Be careful to not repeat the same exercise routine each day. If you do an intense ab workout one day, try switching it up to general cardio the next. You can also squeeze in a day of light walking to break up the intensity.

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                    If you’re a morning person, check out these morning exercises that will start your day off right.

                    2. Duration Doesn’t Substitute for Intensity

                    Once you get into the habit of regular exercise, where do you go if you still aren’t reaching your goals? Most people will solve the problem by exercising for longer periods of time, turning forty-minute workouts into two hour stretches. Not only does this drain your time, but it doesn’t work particularly well.

                    One study shows that “exercising for a whole hour instead of a half does not provide any additional loss in either body weight or fat”[1].

                    This is great news for both your schedule and your levels of motivation. You’ll likely find it much easier to exercise for 30 minutes a day instead of an hour. In those 30 minutes, do your best to up the intensity to your appropriate edge to get the most out of the time.

                    3. Acknowledge Your Limits

                    Many people get frustrated when they plateau in their weight loss or muscle gaining goals as they’re learning how to get in shape. Everyone has an equilibrium and genetic set point where their body wants to remain. This doesn’t mean that you can’t achieve your fitness goals, but don’t be too hard on yourself if you are struggling to lose weight or put on muscle.

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                    Acknowledging a set point doesn’t mean giving up, but it does mean realizing the obstacles you face.

                    Expect to hit a plateau in your own fitness results[2]. When you expect a plateau, you can manage around it so you can continue your progress at a more realistic rate. When expectations meet reality, you can avoid dietary crashes.

                    4. Eat Healthy, Not Just Food That Looks Healthy

                    Know what you eat. Don’t fuss over minutia like whether you’re getting enough Omega 3’s or tryptophan, but be aware of the big things. Look at the foods you eat regularly and figure out whether they are healthy or not. Don’t get fooled by the deceptively healthy snacks just pretending to be good for you.

                    The basic nutritional advice includes:

                    • Eat unprocessed foods
                    • Eat more veggies
                    • Use meat as a side dish, not a main course
                    • Eat whole grains, not refined grains[3]

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                    Eat whole grains when you want to learn how to get in shape.

                      5. Watch Out for Travel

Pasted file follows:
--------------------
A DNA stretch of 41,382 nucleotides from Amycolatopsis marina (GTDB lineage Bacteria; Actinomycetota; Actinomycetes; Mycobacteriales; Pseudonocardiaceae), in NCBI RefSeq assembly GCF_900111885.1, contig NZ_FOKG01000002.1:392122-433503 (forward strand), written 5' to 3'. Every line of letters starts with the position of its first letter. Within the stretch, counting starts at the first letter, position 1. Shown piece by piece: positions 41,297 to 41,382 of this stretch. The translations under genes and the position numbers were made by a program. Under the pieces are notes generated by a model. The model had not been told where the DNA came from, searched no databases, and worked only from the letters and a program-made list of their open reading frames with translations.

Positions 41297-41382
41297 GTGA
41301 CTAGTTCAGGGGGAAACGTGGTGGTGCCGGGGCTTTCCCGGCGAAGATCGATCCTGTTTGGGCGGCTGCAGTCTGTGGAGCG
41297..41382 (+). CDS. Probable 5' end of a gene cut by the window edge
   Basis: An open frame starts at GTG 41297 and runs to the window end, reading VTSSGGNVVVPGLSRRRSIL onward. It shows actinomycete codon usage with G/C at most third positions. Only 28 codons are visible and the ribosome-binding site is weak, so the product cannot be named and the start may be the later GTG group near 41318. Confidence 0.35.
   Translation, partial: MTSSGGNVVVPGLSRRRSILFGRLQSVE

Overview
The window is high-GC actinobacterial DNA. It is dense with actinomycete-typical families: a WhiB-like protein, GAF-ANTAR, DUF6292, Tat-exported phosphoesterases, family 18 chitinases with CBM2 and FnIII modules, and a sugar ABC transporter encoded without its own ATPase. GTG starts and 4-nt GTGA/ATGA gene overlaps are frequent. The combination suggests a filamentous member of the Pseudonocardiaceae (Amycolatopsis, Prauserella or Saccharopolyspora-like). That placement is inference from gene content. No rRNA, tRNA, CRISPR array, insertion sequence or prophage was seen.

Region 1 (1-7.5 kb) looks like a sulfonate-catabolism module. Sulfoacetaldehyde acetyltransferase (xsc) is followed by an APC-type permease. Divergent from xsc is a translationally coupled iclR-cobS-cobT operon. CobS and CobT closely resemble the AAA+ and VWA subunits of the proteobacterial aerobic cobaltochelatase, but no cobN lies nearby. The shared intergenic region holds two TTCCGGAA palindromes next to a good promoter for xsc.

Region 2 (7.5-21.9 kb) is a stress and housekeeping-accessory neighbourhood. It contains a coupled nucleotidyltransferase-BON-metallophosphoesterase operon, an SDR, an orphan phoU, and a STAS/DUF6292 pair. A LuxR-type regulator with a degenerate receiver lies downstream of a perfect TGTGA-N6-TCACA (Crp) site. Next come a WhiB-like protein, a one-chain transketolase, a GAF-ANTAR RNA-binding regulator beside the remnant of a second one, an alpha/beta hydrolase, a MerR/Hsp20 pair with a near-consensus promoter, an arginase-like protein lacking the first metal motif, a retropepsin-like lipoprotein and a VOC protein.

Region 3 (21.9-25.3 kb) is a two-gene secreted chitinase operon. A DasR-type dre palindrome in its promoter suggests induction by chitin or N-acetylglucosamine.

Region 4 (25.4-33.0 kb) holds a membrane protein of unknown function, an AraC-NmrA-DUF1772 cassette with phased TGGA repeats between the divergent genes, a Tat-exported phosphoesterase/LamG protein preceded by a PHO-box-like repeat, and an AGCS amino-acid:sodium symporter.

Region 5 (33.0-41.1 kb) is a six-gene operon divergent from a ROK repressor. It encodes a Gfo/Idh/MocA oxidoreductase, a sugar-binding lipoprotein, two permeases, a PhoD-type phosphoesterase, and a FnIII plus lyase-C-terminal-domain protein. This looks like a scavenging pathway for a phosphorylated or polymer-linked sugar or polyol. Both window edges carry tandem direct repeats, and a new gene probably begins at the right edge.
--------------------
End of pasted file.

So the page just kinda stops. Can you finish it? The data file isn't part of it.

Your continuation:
Don’t let a four-day holiday interfere with your attempts when you’re learning how to get in shape. I don’t mean that you need to follow your diet and exercise plan without any excursion, but when you are in the first few weeks, still forming habits, be careful that a week long break doesn’t terminate your progress.

                      This is also true of schedule changes that leave you suddenly busy or make it difficult to exercise. Have a backup plan so you can be consistent, at least for the first month when you are forming habits.

                      If travel is on your schedule and can’t be avoided, make an exercise plan before you go[4], and make sure to pack exercise clothes and an exercise mat as motivation to keep you on track.

                      6. Start Slow

                      Ever start an exercise plan by running ten miles and then puking your guts out? Maybe you aren’t that extreme, but burnout is common early on when learning how to get in shape. You have a lifetime to be healthy, so don’t try to go from couch potato to athletic superstar in a week.

                      If you are starting a running regime, for example, run less than you can to start. Starting strength training? Work with less weight than you could theoretically lift. Increasing intensity and pushing yourself can come later when your body becomes comfortable with regular exercise.

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                      7. Be Careful When Choosing a Workout Partner

                      Should you have a workout partner? That depends. Workout partners can help you stay motivated and make exercising more fun. But they can also stop you from reaching your goals.

                      My suggestion would be to have a workout partner, but when you start to plateau (either in physical ability, weight loss/gain, or overall health) and you haven’t reached your goals, consider mixing things up a bit.

                      If you plateau, you may need to make changes to continue improving. In this case it’s important to talk to your workout partner about the changes you want to make, and if they don’t seem motivated to continue, offer a thirty day break where you both try different activities.

                      I notice that guys working out together tend to match strength after a brief adjustment phase. Even if both are trying to improve, something seems to stall improvement once they reach a certain point. I found that I was able to lift as much as 30-50% more after taking a short break from my regular workout partner.

                      Final Thoughts

                      Learning how to get in shape in as little as two weeks sounds daunting, but if you’re motivated and have the time and energy to devote to it, it’s certainly possible.

                      Find an exercise routine that works for you, eat healthy, drink lots of water, and watch as the transformation begins.

                      More Tips on Getting in Shape

                      Featured photo credit: Alexander Redl via unsplash.com

                      Reference